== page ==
Eternal Return, Sarah Blasko’s fifth studio album is set for release on Friday, November 6.
Her first since 2012’s I Awake, this one takes a different direction from the haunting strings of its predecessor and possesses a more upbeat, synth pop vibe.
From the opening fanfare of the first track, ‘I Am Ready’, through to the powerful Kate Bush-esque vocals on the final ‘Without’, Eternal Return is uplifting and optimistic.
Sarah agrees that it is a different direction for her and enjoyed the entire process of writing and recording this new venture.
“At the heart of the record is a love record, but there are other things either side of that. I think it is that kind of record [uplifting and optimistic]. It’s not to say that the process of making it was like that the whole time,” she laughs.
“It’s a higher pressure kind of thing trying to get something to sound as you imagine it in your head, but I think overall it was a very liberating and enjoyable process. I felt it was important for the songs to be like that, particularly after the last record.”
Replacing the layers of strings for layers of keys, Sarah says Eternal Return came about after the purchase of a new instrument.
“It all started with this new keyboard I bought. Quite a lot of the sounds were from that keyboard and co-writing with other people. I sat down and tried to write it in the same way I had the last one and I realised it was sounding the same,” she says.
“That’s when I realised it was important to just open things up and write with other people again and do whatever I could to shake things up a little bit. The sound slowly came to being but that was mainly because we wrote using two keyboards and a drum machine and kept it really simple so it ended up being a fairly synthy album.”
It is “synthy”, but it is also candidly honest, lyrically, which Sarah says is just the way she is.
“I’m pretty open, as a person, with my feelings, I guess, so it translates quite easily being open with music. It’s just something that you feel you need to do, or that’s satisfying to do. I don’t really think about it until someone asks me!” she laughs.
“I think, too, there’s always the protection in that in everything you write, there is an element of fiction anyway; whether it’s an exaggeration, or a heightening of something. So that shields you a little bit. And because you’re fitting it in with music or a structure… I find it harder to say the words.”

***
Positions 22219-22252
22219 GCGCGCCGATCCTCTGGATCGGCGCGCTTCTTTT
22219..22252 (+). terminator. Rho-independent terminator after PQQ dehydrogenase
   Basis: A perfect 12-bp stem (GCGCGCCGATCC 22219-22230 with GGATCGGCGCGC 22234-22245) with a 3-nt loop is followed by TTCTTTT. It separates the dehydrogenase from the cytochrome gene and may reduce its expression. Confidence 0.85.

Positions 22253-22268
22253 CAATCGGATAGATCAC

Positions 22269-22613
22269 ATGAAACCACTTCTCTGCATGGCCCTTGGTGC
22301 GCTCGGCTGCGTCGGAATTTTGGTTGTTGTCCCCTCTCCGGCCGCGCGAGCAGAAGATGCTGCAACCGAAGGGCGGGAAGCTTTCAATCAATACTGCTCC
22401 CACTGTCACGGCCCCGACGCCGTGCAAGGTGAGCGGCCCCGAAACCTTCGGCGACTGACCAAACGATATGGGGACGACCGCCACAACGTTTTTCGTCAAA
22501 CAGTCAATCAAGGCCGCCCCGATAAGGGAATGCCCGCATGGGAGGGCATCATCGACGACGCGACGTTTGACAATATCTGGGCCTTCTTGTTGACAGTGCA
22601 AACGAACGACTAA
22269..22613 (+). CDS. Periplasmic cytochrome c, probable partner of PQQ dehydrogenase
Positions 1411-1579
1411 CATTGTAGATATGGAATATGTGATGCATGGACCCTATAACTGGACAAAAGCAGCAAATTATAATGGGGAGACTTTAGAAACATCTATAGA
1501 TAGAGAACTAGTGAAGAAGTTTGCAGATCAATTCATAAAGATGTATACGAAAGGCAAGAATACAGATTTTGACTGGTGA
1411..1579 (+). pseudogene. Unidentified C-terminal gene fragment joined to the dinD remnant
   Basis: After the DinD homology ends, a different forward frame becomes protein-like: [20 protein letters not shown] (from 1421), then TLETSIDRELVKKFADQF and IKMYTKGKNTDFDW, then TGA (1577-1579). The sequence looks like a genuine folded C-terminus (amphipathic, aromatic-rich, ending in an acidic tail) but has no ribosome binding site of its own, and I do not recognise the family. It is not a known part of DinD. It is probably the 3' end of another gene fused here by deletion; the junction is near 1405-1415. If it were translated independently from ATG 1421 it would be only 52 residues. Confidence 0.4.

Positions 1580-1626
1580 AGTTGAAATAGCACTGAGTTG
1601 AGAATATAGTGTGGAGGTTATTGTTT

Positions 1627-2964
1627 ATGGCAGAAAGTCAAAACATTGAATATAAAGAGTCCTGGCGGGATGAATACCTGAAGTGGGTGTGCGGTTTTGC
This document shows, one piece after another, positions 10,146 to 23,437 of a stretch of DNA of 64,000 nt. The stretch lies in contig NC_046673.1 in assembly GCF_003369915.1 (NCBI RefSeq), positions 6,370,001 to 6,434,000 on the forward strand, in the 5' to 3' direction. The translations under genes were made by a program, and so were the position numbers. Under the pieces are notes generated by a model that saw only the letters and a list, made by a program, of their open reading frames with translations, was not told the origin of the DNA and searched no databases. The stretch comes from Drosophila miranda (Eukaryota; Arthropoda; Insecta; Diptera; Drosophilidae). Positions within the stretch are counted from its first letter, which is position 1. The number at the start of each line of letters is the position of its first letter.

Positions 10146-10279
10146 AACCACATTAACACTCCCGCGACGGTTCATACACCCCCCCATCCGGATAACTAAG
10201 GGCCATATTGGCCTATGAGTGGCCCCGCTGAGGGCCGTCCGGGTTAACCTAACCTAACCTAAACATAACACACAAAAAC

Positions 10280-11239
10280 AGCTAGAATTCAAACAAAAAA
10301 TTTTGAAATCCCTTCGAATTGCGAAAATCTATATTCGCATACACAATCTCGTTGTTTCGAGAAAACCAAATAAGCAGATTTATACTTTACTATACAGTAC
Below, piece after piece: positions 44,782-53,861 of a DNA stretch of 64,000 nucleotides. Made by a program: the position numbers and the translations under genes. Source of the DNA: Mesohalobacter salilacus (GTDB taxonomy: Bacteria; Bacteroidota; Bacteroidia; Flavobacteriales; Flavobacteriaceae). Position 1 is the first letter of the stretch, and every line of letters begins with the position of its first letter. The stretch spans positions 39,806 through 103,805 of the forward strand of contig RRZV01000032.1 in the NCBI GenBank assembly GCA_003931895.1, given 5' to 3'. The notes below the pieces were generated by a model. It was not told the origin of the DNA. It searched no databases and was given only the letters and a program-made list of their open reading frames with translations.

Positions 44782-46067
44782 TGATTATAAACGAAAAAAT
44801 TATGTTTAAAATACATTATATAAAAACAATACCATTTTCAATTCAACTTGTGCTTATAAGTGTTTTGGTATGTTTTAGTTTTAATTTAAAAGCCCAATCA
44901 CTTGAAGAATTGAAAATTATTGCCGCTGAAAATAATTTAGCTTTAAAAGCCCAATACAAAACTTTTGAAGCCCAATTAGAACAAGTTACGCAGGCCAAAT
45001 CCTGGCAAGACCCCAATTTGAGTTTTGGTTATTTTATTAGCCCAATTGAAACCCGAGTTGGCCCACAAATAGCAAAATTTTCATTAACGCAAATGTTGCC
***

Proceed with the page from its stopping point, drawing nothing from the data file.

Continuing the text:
Track two, ‘I Wanna Be Your Man’, is a frank, yet tongue in cheek, comment on being a woman, not just in music, but also in everyday life.
While it’s not a protest song, it reveals a frustration that there is still a gap between the genders, and she just wants to be equal.
“My experience from time to time – not specifically in the field of music, also in the world in general – has had this feeling of being quite exposed as a woman in a circumstance of working with men, and you just wish you could be perceived in a way that guys perceive other guys,” she says.
“Sometimes when I do interviews, there are some questions that, there’s just no way someone would ask a man. It’s not something I go around incredibly angry about, and I wouldn’t want the song to come across that way, but it’s more about that feeling of wanting to be equal and to go under the radar.
“There’s certain ways that you express yourself that are unpalatable to men so it can be difficult in a working situation to be perceived as equals.”
Collaborating with her friends Ben Fletcher, David Hunt and Nick Wales on Eternal Return, Sarah says were some of the best partnerships of her career thus far.
“When you write with somebody, it can be very intimate so you have to be comfortable with them. Well, you don’t have to be comfortable with them, but it certainly brings out something great when you are comfortable with each other,” she says.
“Probably the collaborating I’ve done for this album has been the most satisfying. I didn’t want to put any pressure on myself or anyone else so I just wanted it to be a fun experience or a holiday. It felt like it needed to be like that after a few years of doing lots of shows. Anything that resembled pressure or time constraints wasn’t appealing at all, so it had to come from a place of fun and freedom. But it’s probably been the most fulfilling experience of writing.”
Although the album drops this week, Sarah says the tour won’t happen until the new year, but she’ll be bringing a new band.
“I won’t do a tour until early next year. I’ve got a whole new band, except for one member. That’s mostly because the guys are travelling around doing other things. Because there’s so many layers of keyboards on the album, we actually needed three keyboard players as well as a bass player and drummer,” she says.
“It’s a little different, because in previous shows, I’ve needed a lot of strings but there probably won’t be that in this show. It’ll be more synth strings to replicate the strings from the other albums.”
Eternal Return is available for your ears’ pleasure on Friday, November 6, thanks to EMI.
Sarah Blasko will tour the nation next April, playing the Norwood Concert Hall on Friday 29th April. Tickets go on sale Monday November 9th at 9am.
Read our review of the album here.
By Libby Parker
Images courtesy of EMI Music Australia